Turkey's new Muslim prime minister takes pride in the fact that he has not missed even one of his five daily prayers since he was 13 years old. In his speeches, he frequently refers to Allah. He also regularly invokes Ottoman words and lets admirers kiss his hands.
Necmettin Erbakan stands in stark contrast to Kemal Ataturk, founder of modern-day Turkey.
Since its start 73 years ago as a secular state, Mr. Ataturk's nation developed a Western-style democracy and became a key Western military ally through membership in NATO. More recently, it began to change the Middle East's balance of power through a military pact with Israel.
But political turmoil has gripped Turkey since Mr. Erbakan's Welfare Party won 21 percent of the parliamentary votes in December elections. And the Welfare Party developed a reputation for being efficient and trustworthy, unlike the allegedly corrupt secular parties.
But with the avowedly Muslim Erbakan set to head Turkey's government, all this could change. He has previously pledged to pull out of NATO, annul Turkey's budding relationship with the European Union, and expel US troops in eastern Turkey, who are performing Operation Provide Comfort to protect Iraqi Kurds.
No dramatic change likely
But the enigmatic Erbakan will likely hesitate before bringing such radical change to a country so valued by the West. And his political marriage of convenience with his former arch-enemy, secular leader Tansu Ciller, will require compromise on such consequential issues. Also, Ms. Ciller's True Path Party retained the key Cabinet posts of foreign minister, defense minister, interior, and education. And Erbakan also accepted a two-year rotation arrangement for prime minister, under which Ciller would be the next premier.
To Turks and the nation's allies, Ciller represented Turkey's pro-Western, anti-Islamic stance. The allies, and especially the country's secular elite, consider her alliance with Erbakan traitorous.
"The image of Turkey in the last few years was that of a progressive country led by a Western-looking lady. Now it's going to be the image of a country led by an Islamist," says a Western diplomat.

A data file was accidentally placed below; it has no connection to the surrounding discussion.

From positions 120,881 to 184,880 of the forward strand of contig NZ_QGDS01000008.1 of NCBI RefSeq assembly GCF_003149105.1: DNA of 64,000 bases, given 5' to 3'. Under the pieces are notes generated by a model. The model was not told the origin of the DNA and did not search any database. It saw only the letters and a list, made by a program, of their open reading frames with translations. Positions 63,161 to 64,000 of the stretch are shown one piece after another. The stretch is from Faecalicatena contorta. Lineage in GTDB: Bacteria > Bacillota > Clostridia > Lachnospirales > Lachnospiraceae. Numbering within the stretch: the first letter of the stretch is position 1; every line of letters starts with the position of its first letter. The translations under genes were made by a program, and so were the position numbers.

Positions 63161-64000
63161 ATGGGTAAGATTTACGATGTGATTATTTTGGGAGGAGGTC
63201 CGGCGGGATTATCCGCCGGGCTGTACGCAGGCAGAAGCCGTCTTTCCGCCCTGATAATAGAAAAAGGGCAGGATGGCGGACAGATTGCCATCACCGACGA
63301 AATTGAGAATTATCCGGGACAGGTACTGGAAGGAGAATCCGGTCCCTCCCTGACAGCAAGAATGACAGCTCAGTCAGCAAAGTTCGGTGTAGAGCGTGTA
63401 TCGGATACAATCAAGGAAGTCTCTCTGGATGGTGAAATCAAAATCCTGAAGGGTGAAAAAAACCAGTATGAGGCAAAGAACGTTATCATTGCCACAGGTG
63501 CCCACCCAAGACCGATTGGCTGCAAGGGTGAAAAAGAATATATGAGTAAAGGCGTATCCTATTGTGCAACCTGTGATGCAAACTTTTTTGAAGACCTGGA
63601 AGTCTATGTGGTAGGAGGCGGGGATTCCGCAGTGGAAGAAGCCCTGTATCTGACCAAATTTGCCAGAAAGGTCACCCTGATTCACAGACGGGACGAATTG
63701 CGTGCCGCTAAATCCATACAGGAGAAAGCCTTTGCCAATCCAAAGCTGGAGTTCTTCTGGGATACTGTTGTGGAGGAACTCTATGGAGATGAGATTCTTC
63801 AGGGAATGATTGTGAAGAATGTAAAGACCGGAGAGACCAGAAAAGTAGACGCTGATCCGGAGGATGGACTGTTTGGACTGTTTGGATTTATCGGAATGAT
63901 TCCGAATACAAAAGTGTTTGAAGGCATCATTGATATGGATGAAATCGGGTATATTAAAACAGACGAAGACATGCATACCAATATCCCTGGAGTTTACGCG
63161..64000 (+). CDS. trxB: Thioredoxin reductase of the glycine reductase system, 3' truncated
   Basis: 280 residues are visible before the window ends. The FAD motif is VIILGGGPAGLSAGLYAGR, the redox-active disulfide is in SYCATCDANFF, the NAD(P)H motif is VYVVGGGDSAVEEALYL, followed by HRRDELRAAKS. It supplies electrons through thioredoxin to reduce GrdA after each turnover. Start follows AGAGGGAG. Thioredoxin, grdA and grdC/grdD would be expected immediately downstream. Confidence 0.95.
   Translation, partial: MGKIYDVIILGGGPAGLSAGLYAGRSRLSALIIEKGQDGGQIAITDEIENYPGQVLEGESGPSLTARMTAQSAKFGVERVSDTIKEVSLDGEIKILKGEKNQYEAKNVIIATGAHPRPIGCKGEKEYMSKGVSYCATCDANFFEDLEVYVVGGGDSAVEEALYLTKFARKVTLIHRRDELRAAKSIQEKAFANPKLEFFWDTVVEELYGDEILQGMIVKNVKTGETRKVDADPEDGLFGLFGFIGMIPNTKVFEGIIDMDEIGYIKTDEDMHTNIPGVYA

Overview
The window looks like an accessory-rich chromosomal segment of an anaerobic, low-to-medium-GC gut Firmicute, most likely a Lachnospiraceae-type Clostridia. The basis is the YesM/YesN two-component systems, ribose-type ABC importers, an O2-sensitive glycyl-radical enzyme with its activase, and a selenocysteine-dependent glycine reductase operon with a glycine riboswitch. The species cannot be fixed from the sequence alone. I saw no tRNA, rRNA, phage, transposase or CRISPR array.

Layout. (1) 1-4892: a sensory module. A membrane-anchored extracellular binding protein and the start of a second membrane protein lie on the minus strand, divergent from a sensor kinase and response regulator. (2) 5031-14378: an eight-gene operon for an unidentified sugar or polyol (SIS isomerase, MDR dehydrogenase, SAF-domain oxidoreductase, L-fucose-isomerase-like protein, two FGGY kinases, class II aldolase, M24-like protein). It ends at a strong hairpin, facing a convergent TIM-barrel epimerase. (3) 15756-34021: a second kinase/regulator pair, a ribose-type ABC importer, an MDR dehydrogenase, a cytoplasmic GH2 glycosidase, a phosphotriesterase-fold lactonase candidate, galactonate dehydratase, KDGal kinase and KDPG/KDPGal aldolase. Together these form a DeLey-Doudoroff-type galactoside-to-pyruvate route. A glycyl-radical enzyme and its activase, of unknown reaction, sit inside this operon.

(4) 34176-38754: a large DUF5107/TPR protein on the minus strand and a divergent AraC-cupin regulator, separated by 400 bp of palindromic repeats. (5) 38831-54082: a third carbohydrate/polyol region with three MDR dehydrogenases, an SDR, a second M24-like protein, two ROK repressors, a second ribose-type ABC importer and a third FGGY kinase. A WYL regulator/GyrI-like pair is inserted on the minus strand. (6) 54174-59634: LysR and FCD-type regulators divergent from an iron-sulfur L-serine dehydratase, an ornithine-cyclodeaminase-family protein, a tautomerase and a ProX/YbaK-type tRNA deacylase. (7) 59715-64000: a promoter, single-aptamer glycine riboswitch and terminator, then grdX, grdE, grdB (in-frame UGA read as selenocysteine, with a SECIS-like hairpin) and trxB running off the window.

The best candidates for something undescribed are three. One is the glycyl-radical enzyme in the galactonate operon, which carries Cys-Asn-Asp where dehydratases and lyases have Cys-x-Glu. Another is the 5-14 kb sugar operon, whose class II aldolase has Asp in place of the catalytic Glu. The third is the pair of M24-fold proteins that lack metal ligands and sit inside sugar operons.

"A freak will come out of this marriage," said Rifat Serdaroglu, a former Ciller aide and parliamentarian.
Just a few months ago, the woman some Turks call the "Iron Lady" said her guiding principle was "no coalition with the fundamentalists."
But Ciller insists her move will bring much-needed stability to the country, which has been in political turmoil for several months. "I have finally agreed to the union of our two parties in order not to leave the country without a government," she said defending the move.
But critics assert an ulterior motive: an apparent promise by Erbakan's Welfare Party to stop pursuing an investigation into whether Ciller used state funds for her own gain.
The union between the former rivals is not cemented. It must be ratified by a parliamentary vote. Several members of Ciller's True Path Party have resigned. And if the self-styled "rejectionists" can muster 20 votes, the coalition would be denied.
Pact with Israel key issue
Meanwhile, the first signals of a new direction for Turkey's government were mixed.
The 12-page protocol of the new coalition refers to the secular, democratic structure of Turkey and the principles of Ataturk.
On the sensitive Israel-Turkey pact, observers say that Erbakan will not attempt to scrap it, as a Welfare Party spokesman has said.
But he may try to put the accord on hold and slow down the frequent exchanges - such as a planned visit by the Israeli fleet next month.
The guidelines also say the needed readjustments to carry out Turkey's deal with the EU's customs union will be made, but "special attention will be paid to the preservation of Turkey's rights and interests."
Erbakan has closer ties to Syrian and Iranian leaders than Western nations and may strengthen those relations, which have deteriorated recently. He may have Ciller pursue Western ties.
On the US-led Operation Provide Comfort, Erbakan said Friday, "We shall take the views of our valuable commanders and make our decision accordingly." This hints at flexibility, observers say. The Welfare Party has opposed the stationing of foreign troops on Turkish soil.